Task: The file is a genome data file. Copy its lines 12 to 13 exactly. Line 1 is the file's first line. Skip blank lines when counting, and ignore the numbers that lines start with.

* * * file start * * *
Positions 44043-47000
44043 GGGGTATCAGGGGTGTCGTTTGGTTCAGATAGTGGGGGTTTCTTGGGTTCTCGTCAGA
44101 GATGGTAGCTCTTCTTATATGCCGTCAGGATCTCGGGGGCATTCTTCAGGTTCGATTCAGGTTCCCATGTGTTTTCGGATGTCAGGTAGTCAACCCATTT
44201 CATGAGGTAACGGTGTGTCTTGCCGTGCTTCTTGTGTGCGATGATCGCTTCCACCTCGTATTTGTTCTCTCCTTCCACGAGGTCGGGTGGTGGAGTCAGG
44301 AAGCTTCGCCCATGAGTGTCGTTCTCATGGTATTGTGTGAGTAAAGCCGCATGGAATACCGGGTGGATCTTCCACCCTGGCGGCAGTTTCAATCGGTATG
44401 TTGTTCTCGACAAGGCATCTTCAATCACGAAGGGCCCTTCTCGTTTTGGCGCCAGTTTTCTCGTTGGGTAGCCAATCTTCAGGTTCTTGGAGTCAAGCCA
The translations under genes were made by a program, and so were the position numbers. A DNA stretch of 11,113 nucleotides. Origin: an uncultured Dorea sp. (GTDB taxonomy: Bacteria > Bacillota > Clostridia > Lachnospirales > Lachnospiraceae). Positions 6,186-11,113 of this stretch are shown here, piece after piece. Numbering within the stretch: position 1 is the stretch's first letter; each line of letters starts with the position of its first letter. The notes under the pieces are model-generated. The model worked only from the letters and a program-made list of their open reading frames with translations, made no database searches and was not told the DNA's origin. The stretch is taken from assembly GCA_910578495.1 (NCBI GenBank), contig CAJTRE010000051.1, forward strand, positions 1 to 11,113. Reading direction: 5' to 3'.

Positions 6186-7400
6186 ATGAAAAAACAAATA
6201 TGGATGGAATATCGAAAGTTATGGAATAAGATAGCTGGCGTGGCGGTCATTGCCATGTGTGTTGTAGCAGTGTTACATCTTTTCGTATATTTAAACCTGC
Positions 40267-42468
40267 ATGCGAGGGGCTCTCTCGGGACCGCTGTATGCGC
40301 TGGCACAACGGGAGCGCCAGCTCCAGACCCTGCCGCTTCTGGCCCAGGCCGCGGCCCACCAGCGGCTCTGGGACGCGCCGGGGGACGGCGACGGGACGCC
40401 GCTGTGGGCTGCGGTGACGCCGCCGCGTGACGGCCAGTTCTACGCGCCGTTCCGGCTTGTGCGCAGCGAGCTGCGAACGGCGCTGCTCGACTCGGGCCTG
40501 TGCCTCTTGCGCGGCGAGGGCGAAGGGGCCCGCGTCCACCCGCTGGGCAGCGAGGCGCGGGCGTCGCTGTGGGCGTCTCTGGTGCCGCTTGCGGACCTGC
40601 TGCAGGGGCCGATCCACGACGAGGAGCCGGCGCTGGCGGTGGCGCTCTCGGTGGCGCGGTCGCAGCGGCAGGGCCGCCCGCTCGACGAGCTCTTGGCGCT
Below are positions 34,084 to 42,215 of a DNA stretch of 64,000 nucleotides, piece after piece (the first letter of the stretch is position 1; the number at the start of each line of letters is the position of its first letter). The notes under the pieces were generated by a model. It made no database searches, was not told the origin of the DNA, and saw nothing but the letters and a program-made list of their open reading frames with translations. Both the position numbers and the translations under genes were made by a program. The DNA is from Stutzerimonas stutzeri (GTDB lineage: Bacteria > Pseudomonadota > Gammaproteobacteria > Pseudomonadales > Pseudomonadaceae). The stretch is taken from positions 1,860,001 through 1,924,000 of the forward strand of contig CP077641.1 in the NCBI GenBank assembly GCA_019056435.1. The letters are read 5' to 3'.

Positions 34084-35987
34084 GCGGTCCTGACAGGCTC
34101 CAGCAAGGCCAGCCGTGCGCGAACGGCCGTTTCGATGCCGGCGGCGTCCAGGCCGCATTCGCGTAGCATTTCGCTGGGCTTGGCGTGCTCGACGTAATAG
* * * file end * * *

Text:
40267 ATGCGAGGGGCTCTCTCGGGACCGCTGTATGCGC
40301 TGGCACAACGGGAGCGCCAGCTCCAGACCCTGCCGCTTCTGGCCCAGGCCGCGGCCCACCAGCGGCTCTGGGACGCGCCGGGGGACGGCGACGGGACGCC